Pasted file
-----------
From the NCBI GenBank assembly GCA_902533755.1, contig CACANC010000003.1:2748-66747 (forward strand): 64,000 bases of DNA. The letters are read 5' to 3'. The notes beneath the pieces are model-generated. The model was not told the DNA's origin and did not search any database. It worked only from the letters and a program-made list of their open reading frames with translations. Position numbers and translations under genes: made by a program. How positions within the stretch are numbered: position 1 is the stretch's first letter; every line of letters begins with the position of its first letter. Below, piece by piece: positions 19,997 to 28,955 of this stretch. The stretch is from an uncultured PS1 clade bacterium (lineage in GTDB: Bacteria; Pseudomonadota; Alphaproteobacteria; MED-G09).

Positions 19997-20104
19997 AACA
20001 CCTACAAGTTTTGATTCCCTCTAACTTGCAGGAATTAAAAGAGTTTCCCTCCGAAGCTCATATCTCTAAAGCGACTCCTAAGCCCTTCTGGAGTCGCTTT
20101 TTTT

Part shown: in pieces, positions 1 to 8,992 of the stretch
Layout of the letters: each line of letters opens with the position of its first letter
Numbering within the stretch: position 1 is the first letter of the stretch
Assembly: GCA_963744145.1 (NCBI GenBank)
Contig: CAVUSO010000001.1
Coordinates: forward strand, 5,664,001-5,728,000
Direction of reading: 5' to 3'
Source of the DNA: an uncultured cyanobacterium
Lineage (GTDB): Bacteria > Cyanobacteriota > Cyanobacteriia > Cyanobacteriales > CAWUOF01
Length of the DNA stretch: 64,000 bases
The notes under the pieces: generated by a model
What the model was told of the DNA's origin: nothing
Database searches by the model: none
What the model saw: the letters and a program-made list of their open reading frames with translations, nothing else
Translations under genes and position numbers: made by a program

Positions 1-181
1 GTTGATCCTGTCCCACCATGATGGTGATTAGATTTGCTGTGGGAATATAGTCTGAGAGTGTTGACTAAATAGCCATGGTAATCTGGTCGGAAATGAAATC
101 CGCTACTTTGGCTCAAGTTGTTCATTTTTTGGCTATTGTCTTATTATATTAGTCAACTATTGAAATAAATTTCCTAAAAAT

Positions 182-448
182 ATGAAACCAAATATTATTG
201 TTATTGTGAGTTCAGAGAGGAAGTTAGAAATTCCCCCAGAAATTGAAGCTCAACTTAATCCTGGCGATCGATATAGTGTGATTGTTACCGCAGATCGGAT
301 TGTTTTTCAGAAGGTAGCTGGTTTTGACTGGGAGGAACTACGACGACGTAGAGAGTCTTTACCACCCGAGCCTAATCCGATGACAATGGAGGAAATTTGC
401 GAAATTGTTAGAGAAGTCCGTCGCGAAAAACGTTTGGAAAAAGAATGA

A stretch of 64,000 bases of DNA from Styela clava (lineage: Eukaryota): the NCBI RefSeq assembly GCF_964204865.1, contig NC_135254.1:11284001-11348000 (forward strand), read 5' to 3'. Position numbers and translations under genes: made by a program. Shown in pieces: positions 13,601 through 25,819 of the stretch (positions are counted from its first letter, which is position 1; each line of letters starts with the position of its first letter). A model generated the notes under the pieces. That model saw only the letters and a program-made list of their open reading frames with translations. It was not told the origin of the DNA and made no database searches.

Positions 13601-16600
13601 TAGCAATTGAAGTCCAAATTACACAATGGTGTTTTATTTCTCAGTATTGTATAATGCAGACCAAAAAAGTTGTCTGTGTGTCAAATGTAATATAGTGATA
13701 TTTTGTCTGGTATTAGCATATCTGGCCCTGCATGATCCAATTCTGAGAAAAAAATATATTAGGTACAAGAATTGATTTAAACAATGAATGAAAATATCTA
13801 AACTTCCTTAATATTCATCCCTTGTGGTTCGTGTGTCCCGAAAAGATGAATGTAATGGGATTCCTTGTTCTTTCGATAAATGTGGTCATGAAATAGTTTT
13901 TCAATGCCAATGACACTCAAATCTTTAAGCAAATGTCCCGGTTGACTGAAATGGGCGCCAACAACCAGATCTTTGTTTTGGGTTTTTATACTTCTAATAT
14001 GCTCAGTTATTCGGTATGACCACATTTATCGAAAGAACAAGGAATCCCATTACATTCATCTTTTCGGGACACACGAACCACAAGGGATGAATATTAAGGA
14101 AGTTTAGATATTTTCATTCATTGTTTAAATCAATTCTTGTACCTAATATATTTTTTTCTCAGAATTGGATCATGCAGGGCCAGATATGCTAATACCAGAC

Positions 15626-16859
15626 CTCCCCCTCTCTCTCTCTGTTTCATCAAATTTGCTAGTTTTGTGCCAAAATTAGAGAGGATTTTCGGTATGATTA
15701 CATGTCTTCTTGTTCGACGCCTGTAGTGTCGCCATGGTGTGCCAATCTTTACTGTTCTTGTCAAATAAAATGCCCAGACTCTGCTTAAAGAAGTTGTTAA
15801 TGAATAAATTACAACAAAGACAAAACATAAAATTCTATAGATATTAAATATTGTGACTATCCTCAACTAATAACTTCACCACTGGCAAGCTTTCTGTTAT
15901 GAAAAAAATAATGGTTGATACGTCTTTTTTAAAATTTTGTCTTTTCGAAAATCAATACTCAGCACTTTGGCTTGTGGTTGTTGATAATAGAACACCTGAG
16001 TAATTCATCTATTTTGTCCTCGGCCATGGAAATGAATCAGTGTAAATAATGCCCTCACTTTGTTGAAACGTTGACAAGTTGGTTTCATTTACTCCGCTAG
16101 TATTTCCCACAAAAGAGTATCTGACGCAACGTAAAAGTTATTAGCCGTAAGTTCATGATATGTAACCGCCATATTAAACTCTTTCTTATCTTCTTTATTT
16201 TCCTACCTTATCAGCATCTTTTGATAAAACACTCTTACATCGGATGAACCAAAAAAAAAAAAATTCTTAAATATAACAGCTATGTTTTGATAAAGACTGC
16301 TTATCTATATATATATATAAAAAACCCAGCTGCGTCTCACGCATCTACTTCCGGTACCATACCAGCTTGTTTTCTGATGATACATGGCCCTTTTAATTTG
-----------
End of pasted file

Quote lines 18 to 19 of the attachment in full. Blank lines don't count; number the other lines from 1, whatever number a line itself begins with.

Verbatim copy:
Database searches by the model: none
What the model saw: the letters and a program-made list of their open reading frames with translations, nothing else